Nut milk. It really is like liquid gold. It's delicious, it makes you feel good - it should really be considered a drug. Someone should definitely have warned me about it.
I rarely drink it on its own, although there is nothing like a cold glass of fresh milk to accompany a biscuit or some baked goods. Nut milk has not only changed the way I drink coffee, it has changed the way I drink fruit and vegetables, the way I cook and the way I bake. When I was younger, my mum would make smoothies with us and I remember loving them. As a young child I felt that if I memorised the key components, I could put all sorts of things into a blender and it would be guaranteed to taste amazing. Back then, these components were cows milk, fruit, yoghurt of some kind, and highly processed apple or orange juice. I think I probably even tried undiluted squash, like ribena, at some point, ignorant to the fact it would taste more like i'd made a smoothie out of wine gums than fruit. To me, this was a healthy combination up until only a couple of years ago. That's not to say it is unhealthy, especially - it just doesn't fit into my lifestyle anymore. But not only because I don't eat dairy or sugary drinks, mainly because the alternatives I've discovered actually taste better.
I now use nut milk as a base for my smoothies, and it is so creamy that you don't need that extra dollop of yoghurt. Instead, I use things like avocado or spinach to thicken them and bind the ingredients together. I still use fruit, but I use low gi fruits that are high in vitamins, minerals and antioxidants, such as dark berries. And I try and get as many vegetables into the mix too. Spinach is a mild place to start, as it doesn't overpower the rest of the smoothie and breaks down nicely into a creamy consistency. But as your tastes develop, i'd strongly suggest adding cucumber, courgette or other green vegetables, either whole, grated or juiced beforehand.
Aside from smoothies, nut milks taste incredible when they're flavoured naturally. In smoothies, the milk kind of gets pushed aside as the sharpness of the frozen berries and the flavours of your super foods take over. But flavouring nut milk is my current obsession. The texture is smoother and lighter than a smoothie, and enjoyed cold, it is so refreshing. Not dissimilar to a milkshake, flavoured nut milk is one of the easiest, fastest and most delicious ways to get your intake of vitamins, healthy fats and general goodness. Conventional sugary, creamy milkshakes come in a few standard flavours, such as chocolate, strawberry and banana. If you simply take away the ice-cream and artificial flavourings, add some natural sweetener or some fruit, infuse with some super foods, healing herbs and spices and even add some vegetable juice, you've instantly transformed a traditionally life threatening drink into a tasty way to nourish your body.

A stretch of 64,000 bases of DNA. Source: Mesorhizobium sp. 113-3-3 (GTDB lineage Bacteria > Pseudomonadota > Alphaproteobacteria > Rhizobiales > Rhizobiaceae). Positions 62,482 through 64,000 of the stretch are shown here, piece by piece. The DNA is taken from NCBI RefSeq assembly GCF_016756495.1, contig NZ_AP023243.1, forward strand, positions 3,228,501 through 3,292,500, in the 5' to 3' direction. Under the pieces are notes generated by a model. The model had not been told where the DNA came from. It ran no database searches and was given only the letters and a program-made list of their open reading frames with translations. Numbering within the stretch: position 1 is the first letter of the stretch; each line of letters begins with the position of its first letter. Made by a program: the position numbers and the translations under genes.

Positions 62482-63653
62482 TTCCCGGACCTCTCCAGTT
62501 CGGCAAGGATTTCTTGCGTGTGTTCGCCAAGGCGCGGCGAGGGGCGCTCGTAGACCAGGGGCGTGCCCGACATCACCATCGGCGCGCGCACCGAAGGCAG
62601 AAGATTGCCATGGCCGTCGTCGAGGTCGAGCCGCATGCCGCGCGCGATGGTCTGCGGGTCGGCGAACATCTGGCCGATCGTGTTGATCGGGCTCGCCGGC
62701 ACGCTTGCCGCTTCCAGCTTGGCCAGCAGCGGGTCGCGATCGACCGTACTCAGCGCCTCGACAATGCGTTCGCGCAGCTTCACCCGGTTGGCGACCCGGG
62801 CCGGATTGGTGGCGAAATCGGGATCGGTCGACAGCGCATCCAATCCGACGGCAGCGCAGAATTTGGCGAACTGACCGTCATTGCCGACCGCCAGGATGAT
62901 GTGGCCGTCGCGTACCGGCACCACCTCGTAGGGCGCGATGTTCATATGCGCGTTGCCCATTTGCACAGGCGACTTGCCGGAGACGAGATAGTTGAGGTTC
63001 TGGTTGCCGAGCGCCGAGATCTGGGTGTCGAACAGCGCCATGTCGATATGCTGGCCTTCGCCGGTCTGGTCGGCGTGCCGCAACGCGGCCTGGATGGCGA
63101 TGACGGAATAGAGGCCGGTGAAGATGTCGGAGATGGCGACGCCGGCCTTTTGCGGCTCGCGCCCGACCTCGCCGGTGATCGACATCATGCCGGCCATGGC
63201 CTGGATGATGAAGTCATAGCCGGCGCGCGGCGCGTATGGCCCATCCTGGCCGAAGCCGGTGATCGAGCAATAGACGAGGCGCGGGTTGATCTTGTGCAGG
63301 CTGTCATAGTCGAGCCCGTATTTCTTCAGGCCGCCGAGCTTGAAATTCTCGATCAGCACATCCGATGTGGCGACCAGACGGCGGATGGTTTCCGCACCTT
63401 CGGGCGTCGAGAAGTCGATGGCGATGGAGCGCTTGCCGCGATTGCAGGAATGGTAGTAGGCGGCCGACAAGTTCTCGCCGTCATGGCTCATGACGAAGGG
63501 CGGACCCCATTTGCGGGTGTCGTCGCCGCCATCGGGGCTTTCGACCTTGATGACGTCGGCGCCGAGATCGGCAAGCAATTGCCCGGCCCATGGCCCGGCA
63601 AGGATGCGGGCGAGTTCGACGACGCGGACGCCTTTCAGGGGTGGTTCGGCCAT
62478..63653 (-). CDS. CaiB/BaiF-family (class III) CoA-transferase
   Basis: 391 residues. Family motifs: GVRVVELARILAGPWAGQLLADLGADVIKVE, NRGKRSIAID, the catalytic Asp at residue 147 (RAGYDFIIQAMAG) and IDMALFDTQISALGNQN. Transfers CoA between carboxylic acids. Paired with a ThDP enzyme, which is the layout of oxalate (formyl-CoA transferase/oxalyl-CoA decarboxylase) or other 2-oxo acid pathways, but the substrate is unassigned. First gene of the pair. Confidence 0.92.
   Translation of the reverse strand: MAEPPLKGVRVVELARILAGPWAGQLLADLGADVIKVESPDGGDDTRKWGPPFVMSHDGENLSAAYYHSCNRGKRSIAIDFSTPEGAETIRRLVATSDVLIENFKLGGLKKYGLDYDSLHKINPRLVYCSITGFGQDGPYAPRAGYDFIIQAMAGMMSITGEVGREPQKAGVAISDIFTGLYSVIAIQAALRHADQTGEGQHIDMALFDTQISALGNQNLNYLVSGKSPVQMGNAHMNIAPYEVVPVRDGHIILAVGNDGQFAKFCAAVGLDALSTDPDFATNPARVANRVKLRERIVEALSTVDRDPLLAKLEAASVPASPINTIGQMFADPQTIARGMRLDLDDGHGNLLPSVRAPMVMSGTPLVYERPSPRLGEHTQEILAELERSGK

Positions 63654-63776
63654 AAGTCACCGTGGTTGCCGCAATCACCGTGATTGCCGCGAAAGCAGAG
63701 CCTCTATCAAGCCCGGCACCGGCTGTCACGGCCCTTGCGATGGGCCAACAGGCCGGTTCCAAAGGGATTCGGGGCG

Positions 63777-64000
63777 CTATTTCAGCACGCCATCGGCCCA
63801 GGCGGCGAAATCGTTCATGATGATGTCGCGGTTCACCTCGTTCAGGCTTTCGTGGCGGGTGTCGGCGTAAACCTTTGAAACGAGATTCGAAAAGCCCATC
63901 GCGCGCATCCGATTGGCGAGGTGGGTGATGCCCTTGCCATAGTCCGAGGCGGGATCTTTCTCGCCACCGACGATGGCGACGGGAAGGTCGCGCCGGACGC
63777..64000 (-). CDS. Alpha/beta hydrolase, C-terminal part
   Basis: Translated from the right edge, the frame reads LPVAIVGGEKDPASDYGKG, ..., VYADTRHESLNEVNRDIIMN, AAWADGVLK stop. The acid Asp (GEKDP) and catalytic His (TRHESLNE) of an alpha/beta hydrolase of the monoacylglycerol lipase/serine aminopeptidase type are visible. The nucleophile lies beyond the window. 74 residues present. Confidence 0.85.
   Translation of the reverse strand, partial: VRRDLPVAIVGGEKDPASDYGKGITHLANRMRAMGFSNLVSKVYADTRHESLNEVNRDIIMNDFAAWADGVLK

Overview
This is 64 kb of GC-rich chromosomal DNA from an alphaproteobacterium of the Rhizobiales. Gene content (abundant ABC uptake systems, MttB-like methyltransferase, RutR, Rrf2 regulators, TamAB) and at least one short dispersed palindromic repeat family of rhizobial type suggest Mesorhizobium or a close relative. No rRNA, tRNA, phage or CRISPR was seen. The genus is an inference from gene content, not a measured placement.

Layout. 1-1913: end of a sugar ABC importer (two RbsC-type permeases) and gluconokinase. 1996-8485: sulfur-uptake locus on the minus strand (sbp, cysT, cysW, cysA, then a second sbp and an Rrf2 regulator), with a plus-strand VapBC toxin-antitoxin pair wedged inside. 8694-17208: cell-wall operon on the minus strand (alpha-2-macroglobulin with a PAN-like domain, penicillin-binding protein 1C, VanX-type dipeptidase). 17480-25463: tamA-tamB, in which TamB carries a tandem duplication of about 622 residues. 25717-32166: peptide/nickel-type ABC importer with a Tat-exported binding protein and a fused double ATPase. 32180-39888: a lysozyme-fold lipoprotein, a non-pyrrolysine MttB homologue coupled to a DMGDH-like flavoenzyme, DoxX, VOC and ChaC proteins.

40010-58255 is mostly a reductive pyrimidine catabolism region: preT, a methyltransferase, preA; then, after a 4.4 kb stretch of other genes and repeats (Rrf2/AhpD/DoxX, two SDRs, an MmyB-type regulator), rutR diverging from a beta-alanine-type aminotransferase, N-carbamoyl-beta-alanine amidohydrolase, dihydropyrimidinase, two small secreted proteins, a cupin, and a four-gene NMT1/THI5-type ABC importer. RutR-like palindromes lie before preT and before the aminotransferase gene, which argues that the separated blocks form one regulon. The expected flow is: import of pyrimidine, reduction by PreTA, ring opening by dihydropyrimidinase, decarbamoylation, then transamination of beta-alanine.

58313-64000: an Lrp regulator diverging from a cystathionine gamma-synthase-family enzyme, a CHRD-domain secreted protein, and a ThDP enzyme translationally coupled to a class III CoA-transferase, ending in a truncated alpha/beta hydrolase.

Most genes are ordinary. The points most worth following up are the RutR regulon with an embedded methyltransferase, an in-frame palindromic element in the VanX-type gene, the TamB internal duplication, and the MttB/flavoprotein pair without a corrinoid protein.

A few of my favourite nut milk flavours include turmeric / goji berry / maca / vanilla and cardamom / avocado / coconut / beetroot, amongst others - some of which you can find elsewhere on the blog. Below is my bedtime favourite. Made with relaxing vanilla and chamomile, which has been used for decades as an even more relaxing sleep aid, and also to treat colds, flu, stomach issues, inflammation and other ailments, this milk is a deeply therapeutic concoction which will work to repair your body after a long day.
1 Cup Almonds, soaked
2 Cups Cold Water (or you can use store bought milk; but make sure it's safe)
1/3 Cup of Dried Chamomile Flowers or Extract (or 2 chamomile tea bags if you can't locate these products)
Pinch of Himalayan Pink Salt, optional
1/2 Teaspoon Vanilla Seeds
1/2 Teaspoon Coconut Blossom Nectar
Add your nuts of choice and the water to your blender and blend on a high speed for 2 minutes. Pour the liquid through a nut milk bag or a jam straining bag, into a jug or large bowl. Return the strained milk (save the pulp for baking, for smoothies or to dry into almond meal) and add the vanilla. Blend again until everything is smooth and pour through a fine sieve into a large saucepan. Heat the milk on a medium heat and add the chamomile flowers, extract or your tea bags. Simmer for 5 minutes, then reduce the heat until it is low. Leave to infuse for 20-25 minutes. Remove the flowers or tea bags, add your choice of sweetener towards the end, mix to combine and strain one last time before serving.
Serve hot off the stove, just before bed, or store in the fridge and enjoy cold.